I had every intention of reading these books, but after reading the first some-odd pages, I became consumed in other things, and skipped….
A very stable genius / Philip Rucker and Carol Leonnig
Click here to start / Denis Markell
Is it acceptable to recommend a book one hasn’t read? That’s neither here nor there in this moment. I liked what I read in the opening pages of each book. For reasons, I didn’t have the time to read them all the way through. ¯\_(ツ)_/¯
📚😀 Killers of the Flower Moon: The Osage Murders and the Birth of the FBI, by David Grann.
📖 Black gold. Texas tea. So goes the old “Beverly Hillbillies” sitcom rhyme. In this case, the tea is underground in Oklahoma, in the early days of American oil exploitation. Years before, the Osage native American tribe had been invaded and driven out of their ancestral lands into a remote corner of Oklahoma which was thought to be mostly barren of natural resources. When a vast reservoir of oil was discovered under their reservation, the impoverished Osage tribe became wildly, fabulously wealthy overnight. But this was during an era of profound inequity, racism, ignorance, cruelty, and apartheid across the United States. In every state, white supremacy was endemic, absolute, and brutally enforced by violence — legally or otherwise. What powerful white men wanted, they took. And they wanted the Osage people’s oil.
Read this astonishing true story to learn how and why a young J. Edgar Hoover, then-new director of the fledgling Federal Bureau of Investigation, got involved. What was revealed was a hideously evil, meticulously planned, years-long scheme to murder and steal hundreds of millions of dollars’ worth of oil rights from the Osage people. A heartbreaking true story, painstakingly researched, exceptionally well-written, and vividly told. 📖
What I’m reading this week: “A Gentleman in Moscow,” by Amor Towles. 😀📚 Imagine being a member of the wealthy aristocracy in a grand city in the early 20th century. Your days and nights are filled with social encounters and clever repartee in every breathing moment. Servants are all around you, never betraying any hint of resentment at their confinement to a lower station, nor anything but utter contentment and devotion to their task of tending to your every need. Even when confined to house arrest by the Bolsheviks after the revolution has wiped out the old social order and replaced it with a new one, your prison is a luxury hotel, as befits your station. And naturally, the hotel is filled with interesting characters from every slice of the social strata with whom you may engage in fascinating conversations to pass the time and reinforce your social mastery though your sterling wit and charm. This is the world of “A Gentleman in Moscow,” and like a dinner guest who is impeccably charming, cultivated and au courant, the novel is endlessly entertaining — though the endless part sometimes obscures the entertainment. A well-fashioned escape into a rose-colored fantasy of old-world high society, set against the backdrop of a people’s revolution to provide essential cover for the reader to indulge in the guilty pleasure of high society role-play. The writing, especially the dialogue, is first-class and the plot development, though predictable at times, is interesting and keeps the pages turning. A pleasant and lightly edifying read, tailor-made for a richly costumed historical fiction film adaptation.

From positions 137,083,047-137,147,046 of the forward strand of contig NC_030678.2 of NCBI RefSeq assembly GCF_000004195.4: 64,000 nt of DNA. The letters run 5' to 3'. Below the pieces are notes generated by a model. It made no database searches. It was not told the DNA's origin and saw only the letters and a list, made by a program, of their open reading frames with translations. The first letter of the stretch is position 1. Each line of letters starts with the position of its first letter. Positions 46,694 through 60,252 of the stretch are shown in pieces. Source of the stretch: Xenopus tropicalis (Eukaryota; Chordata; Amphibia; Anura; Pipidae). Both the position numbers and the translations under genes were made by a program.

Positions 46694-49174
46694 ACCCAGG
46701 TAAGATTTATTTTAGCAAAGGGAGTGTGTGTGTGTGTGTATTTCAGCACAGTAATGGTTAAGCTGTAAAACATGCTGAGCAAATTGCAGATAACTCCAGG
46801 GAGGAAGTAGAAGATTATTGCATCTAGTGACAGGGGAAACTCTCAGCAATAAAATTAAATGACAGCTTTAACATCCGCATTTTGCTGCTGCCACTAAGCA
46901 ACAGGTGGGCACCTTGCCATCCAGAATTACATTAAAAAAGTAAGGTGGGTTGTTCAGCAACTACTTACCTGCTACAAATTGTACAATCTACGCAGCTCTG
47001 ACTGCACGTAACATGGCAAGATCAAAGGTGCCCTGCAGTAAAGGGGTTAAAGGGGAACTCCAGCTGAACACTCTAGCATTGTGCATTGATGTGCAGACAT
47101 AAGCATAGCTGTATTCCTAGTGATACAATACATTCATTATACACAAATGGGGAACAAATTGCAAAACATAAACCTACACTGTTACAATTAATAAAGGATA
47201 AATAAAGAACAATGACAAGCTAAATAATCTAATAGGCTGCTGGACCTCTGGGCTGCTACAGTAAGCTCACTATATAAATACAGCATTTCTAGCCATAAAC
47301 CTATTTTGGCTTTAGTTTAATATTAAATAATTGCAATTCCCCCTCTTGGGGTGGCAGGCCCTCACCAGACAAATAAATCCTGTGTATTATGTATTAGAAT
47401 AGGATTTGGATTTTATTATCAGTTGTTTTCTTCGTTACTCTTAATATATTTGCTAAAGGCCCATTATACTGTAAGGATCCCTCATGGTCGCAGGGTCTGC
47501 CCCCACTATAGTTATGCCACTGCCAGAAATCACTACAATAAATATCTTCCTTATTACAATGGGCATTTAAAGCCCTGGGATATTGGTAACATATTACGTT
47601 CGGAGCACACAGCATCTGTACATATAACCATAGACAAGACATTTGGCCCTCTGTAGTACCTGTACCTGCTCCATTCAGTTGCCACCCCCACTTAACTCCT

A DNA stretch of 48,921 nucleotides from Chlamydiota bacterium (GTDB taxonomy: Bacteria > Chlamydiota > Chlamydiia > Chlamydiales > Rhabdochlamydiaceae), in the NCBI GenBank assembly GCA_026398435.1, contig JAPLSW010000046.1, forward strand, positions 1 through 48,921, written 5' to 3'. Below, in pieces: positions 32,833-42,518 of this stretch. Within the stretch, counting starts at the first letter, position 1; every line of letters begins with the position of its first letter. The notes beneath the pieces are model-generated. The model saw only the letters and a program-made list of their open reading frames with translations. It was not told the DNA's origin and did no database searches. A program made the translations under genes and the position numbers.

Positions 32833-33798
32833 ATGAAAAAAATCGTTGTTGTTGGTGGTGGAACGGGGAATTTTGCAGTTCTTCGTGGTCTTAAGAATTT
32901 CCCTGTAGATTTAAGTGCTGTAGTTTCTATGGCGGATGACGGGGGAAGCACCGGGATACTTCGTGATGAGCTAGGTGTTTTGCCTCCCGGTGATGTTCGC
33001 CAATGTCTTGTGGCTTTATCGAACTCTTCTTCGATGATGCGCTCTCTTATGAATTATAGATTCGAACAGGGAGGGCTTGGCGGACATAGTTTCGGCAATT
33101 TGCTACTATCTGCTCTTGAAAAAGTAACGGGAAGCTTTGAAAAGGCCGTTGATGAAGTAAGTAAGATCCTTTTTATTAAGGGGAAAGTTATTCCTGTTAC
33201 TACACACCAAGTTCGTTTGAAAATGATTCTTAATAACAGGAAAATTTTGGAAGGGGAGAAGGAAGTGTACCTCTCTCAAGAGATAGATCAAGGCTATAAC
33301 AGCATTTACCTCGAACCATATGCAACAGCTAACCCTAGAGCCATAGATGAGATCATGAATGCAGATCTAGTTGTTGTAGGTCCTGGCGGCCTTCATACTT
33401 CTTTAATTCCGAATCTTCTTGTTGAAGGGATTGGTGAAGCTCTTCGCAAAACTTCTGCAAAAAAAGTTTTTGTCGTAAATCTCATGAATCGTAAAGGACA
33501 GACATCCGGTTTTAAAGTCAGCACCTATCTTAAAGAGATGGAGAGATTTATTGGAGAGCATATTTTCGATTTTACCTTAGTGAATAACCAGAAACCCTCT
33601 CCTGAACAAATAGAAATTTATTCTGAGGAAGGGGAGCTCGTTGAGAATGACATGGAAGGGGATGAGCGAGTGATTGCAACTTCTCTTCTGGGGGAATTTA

What I’m reading this week: The Secret of Thunder Mountain, by Fran Striker
The photos tell the story of this vintage adventure from 1952. Set in the deserts of the American Southwest, at the dawn of the nuclear era. A land of grit and desolation, where bold and wild characters search for rocks worth more than gold. Fran Striker’s journalistic writing style lends credence to the stark comic relief. Irony from another era. The descriptions and dialogue surrounding the gigantic main character, Gulliver bouncing over desert rocks in his customized jeep, are surprisingly entertaining. An unsung classic of the genre. #franstriker #bookreview
What I’m reading this week: Little Fires Everywhere, by Celeste Ng. 🔥📚
Where do we follow the rules, and where do we justify breaking them? Do our pasts determine what we deserve in the future? And is it ever possible to leave your past behind? These are some of the questions I hope the novel raises. —Celeste Ng, from the Penguin Readers Guide